|you can see the none-shrinking wood filler that I put in the voids in the plywood. Now I wouldn't use plywood, but this was long before I had a table saw, or clamps or skills.|
This laundry hamper has been in the upstairs hallway since the early 70's and the replacement lid was made by me in the very early 1980's. It was probably one of my earliest jig saw projects. I took the broken lid off and used it as a template and cut the top out of 3/4 plywood. I remember staining it and telling a friend of mine from school that it was zebra wood.
This plywood project is also interesting to me because the edge of the plywood was veneered. I remember buying a roll of veneer and going out of my mind putting it on with masking tape. However, I must have been successful as the top is still there and the edge is still hidden.
|Makita 3.7 amp VS. Orbital Jig Saw|
This is actually the jig saw that I have in my shop and while I turn to the band saw often times, I would not be without my little jig saw. I wrote a blog in April 2012 saying that a jig saw was an important and useful tool for an "Apartment Tool Kit" but it is also useful for any wood shop. If push came to shove the band saw could go and I would keep my jig saw.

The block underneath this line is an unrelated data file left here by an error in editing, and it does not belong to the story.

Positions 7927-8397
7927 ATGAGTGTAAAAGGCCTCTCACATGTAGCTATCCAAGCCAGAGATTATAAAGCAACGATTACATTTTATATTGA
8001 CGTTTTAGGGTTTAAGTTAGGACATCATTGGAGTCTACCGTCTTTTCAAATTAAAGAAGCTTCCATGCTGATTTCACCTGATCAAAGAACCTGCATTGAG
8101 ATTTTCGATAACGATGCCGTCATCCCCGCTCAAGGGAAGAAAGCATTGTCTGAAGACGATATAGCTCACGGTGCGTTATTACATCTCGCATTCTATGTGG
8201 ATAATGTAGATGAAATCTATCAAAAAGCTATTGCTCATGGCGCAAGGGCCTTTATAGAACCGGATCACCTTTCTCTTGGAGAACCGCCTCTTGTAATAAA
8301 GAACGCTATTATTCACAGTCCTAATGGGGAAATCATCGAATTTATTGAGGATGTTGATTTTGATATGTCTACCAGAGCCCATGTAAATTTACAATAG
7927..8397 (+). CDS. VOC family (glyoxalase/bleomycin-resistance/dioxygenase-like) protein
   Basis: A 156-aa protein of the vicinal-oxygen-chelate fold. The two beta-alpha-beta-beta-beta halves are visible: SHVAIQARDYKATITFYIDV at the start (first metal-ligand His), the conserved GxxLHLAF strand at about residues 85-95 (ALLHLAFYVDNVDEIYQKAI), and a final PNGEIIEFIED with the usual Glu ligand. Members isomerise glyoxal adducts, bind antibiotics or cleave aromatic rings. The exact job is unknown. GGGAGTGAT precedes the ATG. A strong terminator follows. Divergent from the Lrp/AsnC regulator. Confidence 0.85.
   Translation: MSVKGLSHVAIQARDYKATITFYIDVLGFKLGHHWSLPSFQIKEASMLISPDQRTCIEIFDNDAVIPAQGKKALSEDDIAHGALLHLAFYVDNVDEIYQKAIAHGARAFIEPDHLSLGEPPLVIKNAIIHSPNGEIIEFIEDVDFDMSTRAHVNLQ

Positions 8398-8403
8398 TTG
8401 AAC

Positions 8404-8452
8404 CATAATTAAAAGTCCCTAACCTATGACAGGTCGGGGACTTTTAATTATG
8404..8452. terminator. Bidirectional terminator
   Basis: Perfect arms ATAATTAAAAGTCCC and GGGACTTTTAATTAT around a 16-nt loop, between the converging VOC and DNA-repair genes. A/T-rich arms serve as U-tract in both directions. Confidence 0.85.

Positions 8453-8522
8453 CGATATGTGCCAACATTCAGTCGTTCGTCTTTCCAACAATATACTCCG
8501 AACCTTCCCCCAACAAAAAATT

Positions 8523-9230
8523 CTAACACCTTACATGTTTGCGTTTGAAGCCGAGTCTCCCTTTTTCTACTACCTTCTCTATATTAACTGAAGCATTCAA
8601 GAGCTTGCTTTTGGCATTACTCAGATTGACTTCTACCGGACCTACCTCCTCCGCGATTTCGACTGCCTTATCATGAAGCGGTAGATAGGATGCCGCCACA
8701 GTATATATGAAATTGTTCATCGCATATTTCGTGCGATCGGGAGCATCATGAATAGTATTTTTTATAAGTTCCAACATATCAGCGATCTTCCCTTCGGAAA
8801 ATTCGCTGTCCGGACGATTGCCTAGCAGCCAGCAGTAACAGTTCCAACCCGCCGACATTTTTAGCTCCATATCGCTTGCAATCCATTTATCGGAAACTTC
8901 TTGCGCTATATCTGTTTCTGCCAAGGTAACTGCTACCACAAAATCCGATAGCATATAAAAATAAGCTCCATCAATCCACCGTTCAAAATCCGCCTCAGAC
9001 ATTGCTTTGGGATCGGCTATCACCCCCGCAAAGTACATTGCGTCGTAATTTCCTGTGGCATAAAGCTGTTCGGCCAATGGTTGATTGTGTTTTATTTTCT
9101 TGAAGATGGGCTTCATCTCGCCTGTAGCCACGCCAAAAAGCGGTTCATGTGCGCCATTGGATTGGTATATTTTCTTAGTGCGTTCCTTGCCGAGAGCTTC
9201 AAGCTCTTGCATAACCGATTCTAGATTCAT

I have another little project to share.
I really think that every wood shop should have a wood burning pen in drawer some place. Mine is a pen with one tip and don't pretend to be an artist, but the burned lines add a bit of eye appeal to simple projects. In this case there isn't any paint or ink that would last on a fingernail brush, but burned lines will be fine.
As you skills improve you may not be able to build furniture because of lack of space or cash. I believe that if you can't build large complicated things in your shop you should, keep building small projects and add to them with burning, carving or some other technique. Remember much of the shop time is good for the soul as much as anything else.